Unlike their English counterparts, Indian soldiers who survived fighting for King and Empire had none of the luxury to look forward to on return to the sub-continent, which wouldn’t be liberated till 1947. While Mumbai’s cinemas were, like their American counterparts, built as people’s palaces, Kameshwar Niwas and the other Art Deco apartment buildings in the Raja Park area were built for successful Indian middle class merchants. History is repeating itself in this part of Jaipur: Punjabi and Sindhi refugees settled here in the turmoil of Partition and have built a business community of intersecting streets that has become Jaipur’s garment district.
The business community in Jaipur and neighbouring Jodhpur also did well in the last days of British rule, but their story has been subsumed in the overall narrative of the Independence struggle which has focused – understandably and rightly – on the poverty of the masses. In the process of prioritising folk memories, the elegant, affordable luxury of India’s middle classes in the Thirties and Forties has also been forgotten. As has the opulence and Modern ambitions of Maharajah Umaid Singh, who founded the Jodphur Flying Club in the 1920s, which went on to be used as an RAF airfield in Rajasthan during World War Two and, after independence, the Indian Air Force.
Now that India is widely trumpeted as an economic success, this heritage of world class architecture from the Twenties through to the Fifties – sadly neglected – points to a different way that Indians once created memorials to their success. It also suggests a way that India could conceive modernity and the future, beyond an ability to hit “like” on a Facebook status update, by importing the best of everything.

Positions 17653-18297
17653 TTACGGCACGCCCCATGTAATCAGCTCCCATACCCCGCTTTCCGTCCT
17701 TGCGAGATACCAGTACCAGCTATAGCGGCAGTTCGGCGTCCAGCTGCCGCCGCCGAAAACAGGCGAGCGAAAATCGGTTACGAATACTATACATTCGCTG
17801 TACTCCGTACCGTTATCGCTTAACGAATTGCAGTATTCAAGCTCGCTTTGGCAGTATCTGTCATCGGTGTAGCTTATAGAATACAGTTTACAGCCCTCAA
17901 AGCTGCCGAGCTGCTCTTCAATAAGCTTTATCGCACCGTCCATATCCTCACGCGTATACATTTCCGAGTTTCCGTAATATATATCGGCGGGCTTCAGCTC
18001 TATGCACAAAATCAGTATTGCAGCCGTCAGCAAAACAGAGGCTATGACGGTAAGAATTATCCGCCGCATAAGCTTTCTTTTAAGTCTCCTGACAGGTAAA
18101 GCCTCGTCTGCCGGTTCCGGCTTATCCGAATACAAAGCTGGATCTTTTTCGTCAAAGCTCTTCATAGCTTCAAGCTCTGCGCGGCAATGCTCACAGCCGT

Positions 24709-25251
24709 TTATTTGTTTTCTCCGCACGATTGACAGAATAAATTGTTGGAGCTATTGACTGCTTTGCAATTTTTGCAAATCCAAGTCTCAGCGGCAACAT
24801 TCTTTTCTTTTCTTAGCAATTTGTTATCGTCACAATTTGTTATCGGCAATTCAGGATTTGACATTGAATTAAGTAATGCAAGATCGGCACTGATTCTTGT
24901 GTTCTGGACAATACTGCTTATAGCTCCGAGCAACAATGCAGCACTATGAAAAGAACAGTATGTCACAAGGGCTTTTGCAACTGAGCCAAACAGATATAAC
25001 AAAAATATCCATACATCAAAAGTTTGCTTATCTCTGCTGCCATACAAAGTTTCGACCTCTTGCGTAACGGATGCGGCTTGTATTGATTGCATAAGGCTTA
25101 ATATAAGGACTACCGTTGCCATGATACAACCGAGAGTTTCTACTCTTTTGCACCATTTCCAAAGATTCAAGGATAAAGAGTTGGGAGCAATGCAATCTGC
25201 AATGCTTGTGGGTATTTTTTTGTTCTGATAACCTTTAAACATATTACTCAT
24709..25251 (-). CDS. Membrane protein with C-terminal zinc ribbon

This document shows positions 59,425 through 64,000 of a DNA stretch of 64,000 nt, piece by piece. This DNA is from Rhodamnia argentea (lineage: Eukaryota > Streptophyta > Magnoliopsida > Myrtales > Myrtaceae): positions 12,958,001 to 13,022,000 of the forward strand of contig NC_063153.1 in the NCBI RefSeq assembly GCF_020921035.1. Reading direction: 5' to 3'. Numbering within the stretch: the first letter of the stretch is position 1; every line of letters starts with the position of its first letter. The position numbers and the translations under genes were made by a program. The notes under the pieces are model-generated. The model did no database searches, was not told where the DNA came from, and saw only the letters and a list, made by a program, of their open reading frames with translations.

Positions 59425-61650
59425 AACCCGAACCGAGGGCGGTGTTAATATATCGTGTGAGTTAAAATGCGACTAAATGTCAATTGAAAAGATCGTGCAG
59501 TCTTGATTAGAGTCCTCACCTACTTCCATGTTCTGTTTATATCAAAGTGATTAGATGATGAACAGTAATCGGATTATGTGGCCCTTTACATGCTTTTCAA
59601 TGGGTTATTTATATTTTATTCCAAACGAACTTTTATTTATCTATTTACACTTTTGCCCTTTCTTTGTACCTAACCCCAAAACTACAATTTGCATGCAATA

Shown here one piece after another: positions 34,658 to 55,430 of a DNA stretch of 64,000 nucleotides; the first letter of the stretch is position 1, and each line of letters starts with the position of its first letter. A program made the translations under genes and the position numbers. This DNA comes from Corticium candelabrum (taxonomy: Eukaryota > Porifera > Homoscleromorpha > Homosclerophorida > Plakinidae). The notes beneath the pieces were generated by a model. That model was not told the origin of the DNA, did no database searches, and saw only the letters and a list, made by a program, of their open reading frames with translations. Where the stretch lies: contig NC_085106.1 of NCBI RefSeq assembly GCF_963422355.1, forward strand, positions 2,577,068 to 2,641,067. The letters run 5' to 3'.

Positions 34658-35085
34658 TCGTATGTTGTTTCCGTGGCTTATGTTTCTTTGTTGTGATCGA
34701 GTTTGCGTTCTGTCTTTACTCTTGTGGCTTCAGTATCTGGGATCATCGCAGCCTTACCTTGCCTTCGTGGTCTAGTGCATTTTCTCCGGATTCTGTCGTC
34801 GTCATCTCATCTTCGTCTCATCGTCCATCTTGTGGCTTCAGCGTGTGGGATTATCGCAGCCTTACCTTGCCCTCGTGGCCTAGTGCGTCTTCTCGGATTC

It’s a surprise to find an Art Deco building like this outside an obviously international city like Mumbai. But why is it a surprise that – more than sixty years ago – Indians with money and taste wanted the best that life had to offer, which included the best of international design? Most people’s reaction tells a story in itself. Kameshwar Niwas seems so American. But when it was built ‘American’ meant the same thing as ‘modern’.
Had Hindi cinema many child stars in the years immediately after independence, you can easily imagine a grand dame of the peacock screen, an aged Sulochana in huge sunglasses and a shawl, tottering out of Kameshwar Niwas every now and again to tend to her roses and chat to people queuing at the bakery next door about how she used to be India’s Elizabeth Taylor.
No matter how often the postman chose to ring, no one – and certainly not India’s Lana Turner – will answer the door today. Kameshwar Niwas is uninhabited and used for storage. The owner, Ashok Sukhija, is proprietor of the sweet shop opposite. He acquired the sixty-five year old building from the original owner’s two sons, and has considered repainting it.
Its limestone and timber interior has declined slowly over the decades while, outside, Jaipur and India’s fortunes have burgeoned. Mr Sukhija is thinking about demolishing Kameshwar Niwas in the next four years, so we may have discovered it just in time and this blog post may be its eulogy.
Happening upon this and the other beautiful Art Deco buildings in Jaipur’s garment district is as unexpected as the moment Fred Astaire reveals the piano on the back seat of his plane to Ginger Rogers in their first screen pairing, the 1933 RKO picture ‘Flying Down to Rio’.
It could be argued that saving Jaipur’s Kameshwar Niwas is as impractical as keeping a piano in a biplane. I’d add that it’s every bit as delightful, too.
Though Deco was an international style that incorporated everything from aerodynamic design to African art, I am hard-pressed to think of many buildings that incorporate Asian motifs as well. I can think of a couple in San Francisco’s Chinatown, built after the 1906 earthquake, but other than that I’m stumped (though happy to be corrected if anyone can think of some). Surely the delight of the building’s design and sentiment is as much part of Indian and World architectural heritage as a Rajput fort? I really hope something can be done to salvage Kameshwar Niwas and restore it to its original elegance and splendour.